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Expectation Traps and Discretion


Varadarajan V. Chari


University of Minnesota - Twin Cities - Department of Economics; Federal Reserve Bank of Minneapolis; National Bureau of Economic Research (NBER)

Lawrence J. Christiano


Northwestern University; Federal Reserve Bank of Cleveland; Federal Reserve Bank of Chicago; Federal Reserve Bank of Minneapolis; National Bureau of Economic Research (NBER)

Martin Eichenbaum


Northwestern University; National Bureau of Economic Research (NBER)

April 1996

NBER Working Paper No. w5541

Abstract:     
We argue that discretionary monetary policy exposes the economy to welfare-decreasing instability. It does so by creating the potential for private expectations about the response of monetary policy to exogenous shocks to be self-fulfilling. Among the many equilibria that are possible, some have good welfare properties. But others exhibit welfare-decreasing volatility in output and employment. We refer to the latter type of equilibria as expectation traps. In effect, our paper presents a new argument for commitment in monetary policy because commitment eliminates these bad equilibria. We show that full commitment is not necessary to achieve the best outcome, and that more limited forms of commitment suffice.

Number of Pages in PDF File: 39

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Date posted: August 19, 1996  

Suggested Citation

Chari, Varadarajan V. and Christiano, Lawrence J. and Eichenbaum, Martin, Expectation Traps and Discretion (April 1996). NBER Working Paper No. w5541. Available at SSRN: http://ssrn.com/abstract=3248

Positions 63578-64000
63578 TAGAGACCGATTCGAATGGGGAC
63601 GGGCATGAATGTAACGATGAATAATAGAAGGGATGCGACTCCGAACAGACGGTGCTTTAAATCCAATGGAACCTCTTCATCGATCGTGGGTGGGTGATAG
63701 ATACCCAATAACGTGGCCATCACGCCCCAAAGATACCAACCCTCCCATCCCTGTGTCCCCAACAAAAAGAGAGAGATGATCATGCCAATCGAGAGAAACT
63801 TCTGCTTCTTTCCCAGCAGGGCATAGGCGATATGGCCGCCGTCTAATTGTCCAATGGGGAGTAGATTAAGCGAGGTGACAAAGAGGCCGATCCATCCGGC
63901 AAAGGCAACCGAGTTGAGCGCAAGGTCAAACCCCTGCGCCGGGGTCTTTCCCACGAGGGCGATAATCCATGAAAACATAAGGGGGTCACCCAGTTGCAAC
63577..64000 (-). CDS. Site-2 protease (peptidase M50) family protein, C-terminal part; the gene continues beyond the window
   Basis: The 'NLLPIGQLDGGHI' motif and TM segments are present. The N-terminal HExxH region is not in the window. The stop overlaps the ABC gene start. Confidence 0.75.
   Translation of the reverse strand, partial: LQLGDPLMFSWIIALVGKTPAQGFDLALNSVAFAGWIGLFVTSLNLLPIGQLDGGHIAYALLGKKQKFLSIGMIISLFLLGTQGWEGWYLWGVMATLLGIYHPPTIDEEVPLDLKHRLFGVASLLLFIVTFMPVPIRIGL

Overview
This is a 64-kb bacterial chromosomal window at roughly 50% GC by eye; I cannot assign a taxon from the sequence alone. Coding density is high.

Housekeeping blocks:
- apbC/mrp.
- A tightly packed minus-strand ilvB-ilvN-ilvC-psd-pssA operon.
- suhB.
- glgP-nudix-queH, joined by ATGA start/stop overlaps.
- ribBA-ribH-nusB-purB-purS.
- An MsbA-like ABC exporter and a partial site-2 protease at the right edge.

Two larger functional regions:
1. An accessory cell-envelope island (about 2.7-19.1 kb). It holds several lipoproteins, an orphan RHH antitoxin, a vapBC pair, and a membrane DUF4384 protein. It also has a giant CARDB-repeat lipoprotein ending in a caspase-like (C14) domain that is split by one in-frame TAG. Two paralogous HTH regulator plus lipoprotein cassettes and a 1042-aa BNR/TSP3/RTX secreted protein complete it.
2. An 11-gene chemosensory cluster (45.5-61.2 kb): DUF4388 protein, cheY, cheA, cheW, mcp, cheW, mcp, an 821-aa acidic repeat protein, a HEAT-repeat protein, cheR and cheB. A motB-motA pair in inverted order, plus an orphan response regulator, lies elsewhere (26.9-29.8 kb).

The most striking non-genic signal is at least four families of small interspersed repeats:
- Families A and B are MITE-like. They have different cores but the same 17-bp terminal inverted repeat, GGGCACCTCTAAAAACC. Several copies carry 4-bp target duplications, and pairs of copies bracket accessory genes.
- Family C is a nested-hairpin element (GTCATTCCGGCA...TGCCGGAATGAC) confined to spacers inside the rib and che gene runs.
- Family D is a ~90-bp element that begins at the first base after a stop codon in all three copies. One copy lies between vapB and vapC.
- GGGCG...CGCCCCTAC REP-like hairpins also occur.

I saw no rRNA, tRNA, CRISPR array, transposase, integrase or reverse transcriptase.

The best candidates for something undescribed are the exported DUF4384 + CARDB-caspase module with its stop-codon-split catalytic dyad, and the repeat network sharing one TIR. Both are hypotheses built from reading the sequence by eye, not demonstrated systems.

Contact Information

Varadarajan V. Chari
University of Minnesota - Twin Cities - Department of Economics ( email )
271 19th Avenue South
1108 Management & Economics
Minneapolis, MN 55455
United States
612-626-7151 (Phone)
Federal Reserve Bank of Minneapolis ( email )
90 Hennepin Avenue
Minneapolis, MN 55480
United States
National Bureau of Economic Research (NBER)
1050 Massachusetts Avenue
Cambridge, MA 02138
United States
Lawrence J. Christiano
Northwestern University ( email )
2003 Sheridan Road
Evanston, IL 60208
United States
847-491-8231 (Phone)
847-491-7001 (Fax)
Federal Reserve Bank of Cleveland
East 6th & Superior
Cleveland, OH 44101-1387
United States
Federal Reserve Bank of Chicago
230 South LaSalle Street
Chicago, IL 60604
United States
Federal Reserve Bank of Minneapolis
90 Hennepin Avenue
Minneapolis, MN 55480
United States
National Bureau of Economic Research (NBER)
1050 Massachusetts Avenue
Cambridge, MA 02138
United States
Martin Eichenbaum (Contact Author)
Northwestern University ( email )
2003 Sheridan Road
Evanston, IL 60208
United States
847-491-8232 (Phone)
847-491-7001 (Fax)
National Bureau of Economic Research (NBER)
1050 Massachusetts Avenue
Cambridge, MA 02138
United States
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